From Slave to Priest: Quincy’s Father Tolton

By Chloe Nott

No one could have predicted that a young slave from Missouri would one day become the first African-American priest in the United States.

Augustus Tolton was born the property of the Elliot family in 1854. At the age of 8, Tolton fled with his mother and siblings to the free state of Illinois. Upon arriving in Quincy, the Tolton family decided to settle and began attending the catholic Church of St. Peter. Tolton faced heavy racial discrimination, especially when trying to enroll in school. He was eventually accepted at St. Peter school with the blessing of Fr. Peter McGirr.

After graduating, Tolton decided he wanted to enter priesthood. Again he faced discrimination and was not permitted to attend any seminary school on the basis of his race. However, Quincy priests tutored him privately before he was accepted to St. Francis Solanus College (now Quincy University).

Two years later, Tolton left for Rome to study at the Collegium Urbanum de Propaganda Fide and prepare for priesthood. He was ordained in 1886 and returned to Quincy to begin his ministry.

The Quincy Daily Journal wrote of Father Tolton’s return to Quincy in 1886 calling him “our colored priest.” They continued to report on Fr. Tolton’s movements and ministry as he preached at multiple churches in the region. He was described in one article as:

A man of medium size, dark brown in color, and (who) speaks rapidly and eloquently. The Quincy Daily Journal, 1886.

Portrait of Fr. Tolton in cassock and biretta.
Fr. Tolton. Image from the Quincy University Archives.

Contrary to the way he was treated by much of the community before becoming a priest, Fr. Tolton was now growing in popularity and praised for his teachings. Vivid descriptions of his ministry and preaching frequented the local papers. Wherever he went, people came to hear him.

The church was…Closely crowded from channel to vestibule by both white and colored persone. Daily Journal, 1886.

This unification of white and African-American races through faith was something only seen when Fr. Tolton was preaching. Society was at the time largely segregated, including places of worship. This breakthrough was not only seen at his parish, St. Josephs, but at other churches in other cities. An article recounting Fr. Tolton’s first high mass at St. Elizabeth’s in St. Louis, Missouri details just how much of an impact he made.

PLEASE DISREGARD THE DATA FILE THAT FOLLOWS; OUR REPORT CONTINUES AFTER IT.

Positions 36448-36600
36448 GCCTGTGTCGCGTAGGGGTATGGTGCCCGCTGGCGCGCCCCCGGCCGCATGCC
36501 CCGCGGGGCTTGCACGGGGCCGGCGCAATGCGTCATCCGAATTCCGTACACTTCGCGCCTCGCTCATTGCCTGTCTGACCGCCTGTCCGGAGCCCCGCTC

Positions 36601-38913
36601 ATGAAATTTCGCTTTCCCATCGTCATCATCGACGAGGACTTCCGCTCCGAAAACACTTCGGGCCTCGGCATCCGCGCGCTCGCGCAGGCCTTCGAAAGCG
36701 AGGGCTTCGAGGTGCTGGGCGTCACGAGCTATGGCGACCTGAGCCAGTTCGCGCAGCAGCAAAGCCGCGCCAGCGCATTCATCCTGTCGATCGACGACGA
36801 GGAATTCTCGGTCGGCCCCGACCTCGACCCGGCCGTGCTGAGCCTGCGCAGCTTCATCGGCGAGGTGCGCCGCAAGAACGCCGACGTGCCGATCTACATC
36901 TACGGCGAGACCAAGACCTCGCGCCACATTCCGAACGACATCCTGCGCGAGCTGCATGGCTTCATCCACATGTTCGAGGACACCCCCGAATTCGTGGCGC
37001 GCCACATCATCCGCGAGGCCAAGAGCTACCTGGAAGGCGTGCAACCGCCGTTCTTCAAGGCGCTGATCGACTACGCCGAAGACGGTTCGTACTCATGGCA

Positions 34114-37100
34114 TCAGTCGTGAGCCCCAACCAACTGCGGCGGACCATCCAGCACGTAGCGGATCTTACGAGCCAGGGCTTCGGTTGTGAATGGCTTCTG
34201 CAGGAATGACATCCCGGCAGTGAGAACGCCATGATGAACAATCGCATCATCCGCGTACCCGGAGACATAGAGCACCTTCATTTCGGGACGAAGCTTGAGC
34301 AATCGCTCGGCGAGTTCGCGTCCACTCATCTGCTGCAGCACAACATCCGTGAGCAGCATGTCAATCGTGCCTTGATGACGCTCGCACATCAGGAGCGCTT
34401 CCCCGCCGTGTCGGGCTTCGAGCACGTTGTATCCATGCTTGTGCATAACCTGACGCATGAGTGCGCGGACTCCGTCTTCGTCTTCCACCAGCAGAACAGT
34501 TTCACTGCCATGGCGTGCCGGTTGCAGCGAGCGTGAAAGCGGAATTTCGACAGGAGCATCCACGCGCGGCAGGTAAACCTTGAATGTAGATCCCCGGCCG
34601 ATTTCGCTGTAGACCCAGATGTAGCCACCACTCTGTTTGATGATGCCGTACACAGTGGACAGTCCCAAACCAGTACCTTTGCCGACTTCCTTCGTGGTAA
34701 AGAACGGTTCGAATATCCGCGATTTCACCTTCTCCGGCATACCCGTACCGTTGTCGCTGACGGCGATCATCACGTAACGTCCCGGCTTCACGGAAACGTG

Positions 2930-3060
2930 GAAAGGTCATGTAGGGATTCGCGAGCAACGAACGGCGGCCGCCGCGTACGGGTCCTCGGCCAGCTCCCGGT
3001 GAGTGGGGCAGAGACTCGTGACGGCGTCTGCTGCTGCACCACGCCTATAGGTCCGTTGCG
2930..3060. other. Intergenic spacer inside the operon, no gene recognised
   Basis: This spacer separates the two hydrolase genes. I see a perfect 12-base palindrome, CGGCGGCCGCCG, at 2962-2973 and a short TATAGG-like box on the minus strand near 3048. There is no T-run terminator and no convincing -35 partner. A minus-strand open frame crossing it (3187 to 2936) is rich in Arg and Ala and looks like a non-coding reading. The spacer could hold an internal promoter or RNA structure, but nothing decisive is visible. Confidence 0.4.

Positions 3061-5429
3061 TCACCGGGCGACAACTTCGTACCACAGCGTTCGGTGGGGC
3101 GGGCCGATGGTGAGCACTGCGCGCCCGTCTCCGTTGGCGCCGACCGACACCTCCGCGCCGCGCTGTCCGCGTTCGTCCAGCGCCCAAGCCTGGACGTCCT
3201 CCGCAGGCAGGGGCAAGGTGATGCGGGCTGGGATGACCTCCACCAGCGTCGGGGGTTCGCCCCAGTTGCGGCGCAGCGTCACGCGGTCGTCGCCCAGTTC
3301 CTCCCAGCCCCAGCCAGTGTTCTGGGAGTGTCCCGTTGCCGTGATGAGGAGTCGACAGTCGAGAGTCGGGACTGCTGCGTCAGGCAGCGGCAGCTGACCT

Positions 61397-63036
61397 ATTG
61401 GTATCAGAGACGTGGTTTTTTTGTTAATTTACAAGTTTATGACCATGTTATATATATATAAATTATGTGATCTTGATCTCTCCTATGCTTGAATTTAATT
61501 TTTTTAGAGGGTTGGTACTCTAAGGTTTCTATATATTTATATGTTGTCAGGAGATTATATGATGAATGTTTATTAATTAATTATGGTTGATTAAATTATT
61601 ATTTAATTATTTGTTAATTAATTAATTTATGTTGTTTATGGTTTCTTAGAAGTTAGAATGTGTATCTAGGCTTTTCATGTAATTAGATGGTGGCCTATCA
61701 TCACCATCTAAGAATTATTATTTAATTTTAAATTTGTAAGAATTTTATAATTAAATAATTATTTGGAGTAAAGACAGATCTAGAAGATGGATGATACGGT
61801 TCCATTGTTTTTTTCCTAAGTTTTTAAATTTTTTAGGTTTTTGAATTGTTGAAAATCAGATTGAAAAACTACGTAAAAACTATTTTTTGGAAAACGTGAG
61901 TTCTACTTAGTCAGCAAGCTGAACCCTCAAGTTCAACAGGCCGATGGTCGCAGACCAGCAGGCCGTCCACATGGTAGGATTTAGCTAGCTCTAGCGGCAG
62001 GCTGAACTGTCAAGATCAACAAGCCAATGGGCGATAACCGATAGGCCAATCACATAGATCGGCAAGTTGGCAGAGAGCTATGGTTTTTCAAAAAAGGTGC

The crowd extended from the sanctuary rails out beyond the door and people were so closely packed in the isles that they could barely kneel. White people were in the preponderance, and every part of the city represented. The Quincy Daily Whig, 1886.

Father Gus, as he was commonly known, moved to Chicago in 1889 to establish a congregation for the black catholic community. He passed away in 1897 after suffering heatstroke in Chicago. A funeral was held in Chicago before he was taken to St. Peter’s cemetery in Quincy.

Fr. Tolton’s story is one of hardship, courage, persistence, and enduring faith. His legacy continues to enrich our knowledge of history and inspire change for future generations.

Quincy was once a city ahead of it’s time in the fight for social justice. Today, as the United States continues to strive for social justice, Quincy can look back at Fr. Tolton’s life as a reminder that anyone can make a difference.

The Brenner Library at Quincy University has an extensive collection of materials relating to Fr. Tolton.

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